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Award-winning writer Dorothy Allison to visit Austin Peay as Acuff Chair of Excellence on Oct. 27

CLARKSVILLE, Tenn. — In any form, writing is the expression of an author’s view of the world. Some write to educate or entertain, while others write simply to document the people, places and events of the time. Still, others can see the potential of the medium for something else; the really special ones see writing as a way to provoke uncertainty, and maybe make sense of the nonsensical along the way.

CLARKSVILLE, Tenn. — In any form, writing is the expression of an author’s view of the world. Some write to educate or entertain, while others write simply to document the people, places and events of the time. Still, others can see the potential of the medium for something else; the really special ones see writing as a way to provoke uncertainty, and maybe make sense of the nonsensical along the way.

An award-winning writer, poet and novelist Dorothy Allison is many other things: a feminist, an activist, a mother, teacher — and a provocateur. But to become everything she is today, she had to begin her life as something else entirely.

The current Roy Acuff Chair of Excellence recipient, Allison will be on the campus of Austin Peay State University on Oct. 27 for an evening reading of her work. The event, which takes place at 8 p.m., will be held at Clement Auditorium and is free to the public.  

Allison has won a number of literary awards, including two Lambda Literary Awards and the American Library Association Prize for Lesbian and Gay Writing for her 1988 short story collection, “Trash.” She received mainstream recognition with her novel, “Bastard Out of Carolina,” a finalist for the 1992 National Book Award. “Bastard Out of Carolina” became a bestseller, and an Emmy Award-winning film.

Her 1995 book, “Two or Three Things I Know for Sure” was named the New York Times Book Review notable book of the year, while her 1998 book, “Cavedweller,” was also a national bestseller and has been adapted for the stage and film.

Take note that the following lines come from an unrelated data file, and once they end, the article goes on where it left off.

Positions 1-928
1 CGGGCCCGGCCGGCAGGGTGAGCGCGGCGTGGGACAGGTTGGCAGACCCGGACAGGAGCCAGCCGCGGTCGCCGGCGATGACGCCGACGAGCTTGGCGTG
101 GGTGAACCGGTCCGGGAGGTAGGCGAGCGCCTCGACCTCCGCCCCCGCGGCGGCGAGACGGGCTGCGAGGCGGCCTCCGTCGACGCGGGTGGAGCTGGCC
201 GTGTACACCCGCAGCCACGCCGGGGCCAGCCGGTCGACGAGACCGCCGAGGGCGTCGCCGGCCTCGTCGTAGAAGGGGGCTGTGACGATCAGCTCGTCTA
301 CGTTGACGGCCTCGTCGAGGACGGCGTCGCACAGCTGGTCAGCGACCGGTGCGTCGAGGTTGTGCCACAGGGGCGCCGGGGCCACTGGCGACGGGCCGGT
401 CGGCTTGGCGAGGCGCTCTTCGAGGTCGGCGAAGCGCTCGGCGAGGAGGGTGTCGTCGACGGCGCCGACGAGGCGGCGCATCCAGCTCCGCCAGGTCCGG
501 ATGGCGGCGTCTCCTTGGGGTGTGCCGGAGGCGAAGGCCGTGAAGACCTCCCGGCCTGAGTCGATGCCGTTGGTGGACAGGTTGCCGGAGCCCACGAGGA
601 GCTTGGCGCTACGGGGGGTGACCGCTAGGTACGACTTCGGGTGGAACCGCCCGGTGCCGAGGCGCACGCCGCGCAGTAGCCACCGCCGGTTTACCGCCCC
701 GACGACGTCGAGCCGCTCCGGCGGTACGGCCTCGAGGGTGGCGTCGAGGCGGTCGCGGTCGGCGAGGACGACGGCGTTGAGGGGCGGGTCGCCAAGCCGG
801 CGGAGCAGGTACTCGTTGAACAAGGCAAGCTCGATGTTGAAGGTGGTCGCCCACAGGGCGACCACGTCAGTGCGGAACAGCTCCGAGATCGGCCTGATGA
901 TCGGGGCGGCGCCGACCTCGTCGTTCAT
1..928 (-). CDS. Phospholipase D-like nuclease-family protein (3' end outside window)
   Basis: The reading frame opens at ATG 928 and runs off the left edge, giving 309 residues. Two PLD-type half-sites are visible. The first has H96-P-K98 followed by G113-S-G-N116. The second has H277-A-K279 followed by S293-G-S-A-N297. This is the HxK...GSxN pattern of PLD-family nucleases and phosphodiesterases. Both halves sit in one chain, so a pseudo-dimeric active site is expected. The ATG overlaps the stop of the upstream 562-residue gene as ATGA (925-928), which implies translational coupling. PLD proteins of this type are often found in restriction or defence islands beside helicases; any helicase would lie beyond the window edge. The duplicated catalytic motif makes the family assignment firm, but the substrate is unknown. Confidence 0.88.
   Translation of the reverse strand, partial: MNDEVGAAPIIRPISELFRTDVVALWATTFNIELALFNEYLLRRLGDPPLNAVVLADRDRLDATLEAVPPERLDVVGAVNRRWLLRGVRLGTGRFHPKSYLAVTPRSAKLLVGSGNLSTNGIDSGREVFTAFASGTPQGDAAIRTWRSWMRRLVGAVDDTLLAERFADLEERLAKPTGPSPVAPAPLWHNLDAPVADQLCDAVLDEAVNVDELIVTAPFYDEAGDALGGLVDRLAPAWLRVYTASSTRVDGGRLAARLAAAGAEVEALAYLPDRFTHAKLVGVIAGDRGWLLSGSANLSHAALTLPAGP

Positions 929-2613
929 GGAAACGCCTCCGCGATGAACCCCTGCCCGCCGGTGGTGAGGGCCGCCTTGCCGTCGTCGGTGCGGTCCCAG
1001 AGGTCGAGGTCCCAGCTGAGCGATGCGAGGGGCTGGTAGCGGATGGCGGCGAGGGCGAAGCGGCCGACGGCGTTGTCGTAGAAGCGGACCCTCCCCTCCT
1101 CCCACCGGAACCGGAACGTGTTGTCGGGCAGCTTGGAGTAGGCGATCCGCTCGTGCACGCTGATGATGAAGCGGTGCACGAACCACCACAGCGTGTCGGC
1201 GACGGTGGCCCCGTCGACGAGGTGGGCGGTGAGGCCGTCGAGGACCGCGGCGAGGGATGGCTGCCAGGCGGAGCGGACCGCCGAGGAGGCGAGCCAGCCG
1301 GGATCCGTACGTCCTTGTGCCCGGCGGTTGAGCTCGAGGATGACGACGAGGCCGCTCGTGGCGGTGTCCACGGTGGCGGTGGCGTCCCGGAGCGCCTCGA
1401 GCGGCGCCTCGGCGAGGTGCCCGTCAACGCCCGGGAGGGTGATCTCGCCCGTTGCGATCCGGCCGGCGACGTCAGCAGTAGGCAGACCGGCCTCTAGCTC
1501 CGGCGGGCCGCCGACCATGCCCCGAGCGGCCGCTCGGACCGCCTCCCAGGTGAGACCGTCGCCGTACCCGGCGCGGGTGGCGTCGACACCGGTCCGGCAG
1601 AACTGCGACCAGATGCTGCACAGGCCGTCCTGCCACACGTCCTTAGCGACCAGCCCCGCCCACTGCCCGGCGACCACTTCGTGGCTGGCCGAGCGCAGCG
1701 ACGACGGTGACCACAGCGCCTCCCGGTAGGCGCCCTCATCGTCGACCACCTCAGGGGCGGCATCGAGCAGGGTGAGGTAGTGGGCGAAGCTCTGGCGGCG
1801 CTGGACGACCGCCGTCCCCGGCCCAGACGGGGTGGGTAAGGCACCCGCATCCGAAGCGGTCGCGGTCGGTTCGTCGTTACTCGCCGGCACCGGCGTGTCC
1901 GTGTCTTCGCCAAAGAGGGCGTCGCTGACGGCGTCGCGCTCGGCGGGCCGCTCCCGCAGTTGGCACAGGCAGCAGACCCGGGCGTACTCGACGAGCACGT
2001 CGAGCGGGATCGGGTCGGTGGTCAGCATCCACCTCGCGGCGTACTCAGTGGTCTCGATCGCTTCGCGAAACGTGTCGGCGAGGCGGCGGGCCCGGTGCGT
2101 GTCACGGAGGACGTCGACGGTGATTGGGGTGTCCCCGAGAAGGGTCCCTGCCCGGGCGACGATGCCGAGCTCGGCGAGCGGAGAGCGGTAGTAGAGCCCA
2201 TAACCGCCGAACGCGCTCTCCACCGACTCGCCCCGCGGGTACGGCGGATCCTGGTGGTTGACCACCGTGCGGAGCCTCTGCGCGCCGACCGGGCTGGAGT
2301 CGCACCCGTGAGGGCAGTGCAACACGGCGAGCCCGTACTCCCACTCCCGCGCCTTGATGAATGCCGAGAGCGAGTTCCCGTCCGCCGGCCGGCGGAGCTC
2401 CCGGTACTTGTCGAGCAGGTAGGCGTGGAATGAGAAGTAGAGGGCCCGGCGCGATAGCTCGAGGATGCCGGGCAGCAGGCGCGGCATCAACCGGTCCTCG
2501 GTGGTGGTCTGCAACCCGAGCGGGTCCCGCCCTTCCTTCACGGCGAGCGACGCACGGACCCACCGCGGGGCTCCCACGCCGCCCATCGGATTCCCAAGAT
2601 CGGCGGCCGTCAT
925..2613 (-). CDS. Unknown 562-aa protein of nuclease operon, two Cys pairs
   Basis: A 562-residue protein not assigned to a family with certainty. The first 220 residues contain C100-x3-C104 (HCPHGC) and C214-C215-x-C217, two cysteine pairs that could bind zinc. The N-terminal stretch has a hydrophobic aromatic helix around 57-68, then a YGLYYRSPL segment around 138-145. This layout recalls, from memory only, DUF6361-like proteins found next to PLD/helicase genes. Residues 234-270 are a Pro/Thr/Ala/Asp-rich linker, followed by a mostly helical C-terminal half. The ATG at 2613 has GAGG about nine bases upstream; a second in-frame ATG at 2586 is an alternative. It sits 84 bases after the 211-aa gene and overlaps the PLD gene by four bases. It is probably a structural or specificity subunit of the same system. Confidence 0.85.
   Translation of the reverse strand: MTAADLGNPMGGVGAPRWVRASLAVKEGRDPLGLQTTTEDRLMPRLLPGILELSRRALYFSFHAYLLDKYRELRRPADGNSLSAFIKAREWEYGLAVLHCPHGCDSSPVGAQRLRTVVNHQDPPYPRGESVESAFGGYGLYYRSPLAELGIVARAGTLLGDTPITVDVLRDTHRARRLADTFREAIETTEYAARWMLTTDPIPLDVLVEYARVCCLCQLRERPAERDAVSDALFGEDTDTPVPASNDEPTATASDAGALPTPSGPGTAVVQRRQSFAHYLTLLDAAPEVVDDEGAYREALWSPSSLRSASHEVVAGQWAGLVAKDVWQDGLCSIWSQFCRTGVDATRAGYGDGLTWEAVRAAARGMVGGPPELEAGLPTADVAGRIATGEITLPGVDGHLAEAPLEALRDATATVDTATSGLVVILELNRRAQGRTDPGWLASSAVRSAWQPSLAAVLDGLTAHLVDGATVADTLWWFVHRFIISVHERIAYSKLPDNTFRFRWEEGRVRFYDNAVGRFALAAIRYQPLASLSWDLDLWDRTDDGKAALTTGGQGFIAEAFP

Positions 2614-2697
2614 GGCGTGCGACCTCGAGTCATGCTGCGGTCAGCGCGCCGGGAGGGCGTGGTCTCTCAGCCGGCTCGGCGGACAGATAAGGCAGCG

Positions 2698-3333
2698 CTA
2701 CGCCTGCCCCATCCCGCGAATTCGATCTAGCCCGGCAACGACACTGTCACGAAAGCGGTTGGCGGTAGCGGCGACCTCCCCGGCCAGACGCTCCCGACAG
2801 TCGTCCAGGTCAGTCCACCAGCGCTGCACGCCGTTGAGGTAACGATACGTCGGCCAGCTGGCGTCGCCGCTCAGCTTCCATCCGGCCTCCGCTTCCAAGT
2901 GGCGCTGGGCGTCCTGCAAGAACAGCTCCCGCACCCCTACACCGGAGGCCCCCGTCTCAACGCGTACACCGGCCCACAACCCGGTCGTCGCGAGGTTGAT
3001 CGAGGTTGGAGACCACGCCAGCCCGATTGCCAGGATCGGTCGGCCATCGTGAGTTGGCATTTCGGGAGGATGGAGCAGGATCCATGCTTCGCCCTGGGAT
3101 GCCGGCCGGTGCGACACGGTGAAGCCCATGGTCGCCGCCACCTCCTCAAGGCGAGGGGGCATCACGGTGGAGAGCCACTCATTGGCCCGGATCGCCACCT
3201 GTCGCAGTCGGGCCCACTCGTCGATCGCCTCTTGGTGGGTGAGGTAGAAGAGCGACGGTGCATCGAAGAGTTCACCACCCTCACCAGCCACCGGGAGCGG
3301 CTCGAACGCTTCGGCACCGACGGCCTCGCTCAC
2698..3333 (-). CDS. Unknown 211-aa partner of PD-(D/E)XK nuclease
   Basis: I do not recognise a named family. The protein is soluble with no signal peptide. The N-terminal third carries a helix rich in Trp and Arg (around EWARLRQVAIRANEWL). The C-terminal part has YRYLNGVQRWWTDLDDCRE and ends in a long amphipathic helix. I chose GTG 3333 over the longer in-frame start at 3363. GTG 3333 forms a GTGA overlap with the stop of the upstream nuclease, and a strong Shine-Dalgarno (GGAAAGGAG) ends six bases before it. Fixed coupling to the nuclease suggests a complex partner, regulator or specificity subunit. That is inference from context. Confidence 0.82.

Awarded the 2007 Robert Penn Warren Award for Fiction, Allison is a member of the board of the Fellowship of Southern Writers. 

“I'm thrilled to be able to bring Dorothy Allison to our campus to read her work and spend several weeks with our students,” Dr. Amy Wright, Austin Peay associate professor, said. “She is one of the great contemporary American prose writers. I also appreciate that she arose from humble beginnings as the daughter of a waitress, rather than of a CEO. She's a first generation college student who made her way in the wider world toward awards for her best-selling writing.

“I respect the genius of her syntax as much as the triumph of her personal narrative, which draws on emotional hardships and adversity to offer life-affirming stories of humor, depth and tremendous character.”

Born in South Carolina, Allison grew up the daughter of a 15-year-old unwed mother. As a young woman, she withstood years of physical and mental abuse from the violent men and troubled women in her life. But it wasn’t until she began writing that she found an out; in writing, Allison discovered the tools to make sense of her upbringing and realize that she no longer needed anyone’s permission to be the driven, provocative and gifted thinker she had always been.

Established in 1985, the Roy Acuff Chair of Excellence brings regionally and nationally acclaimed artists to campus to work with students and the community in a dynamic atmosphere of unrestricted experimentation. Each Acuff Chair gives a public performance and visits the campus for about a week.

For more information on the reading, or this year’s Acuff Chair of Excellence, contact the APSU Center of Excellence for the Creative Arts at 221-7876.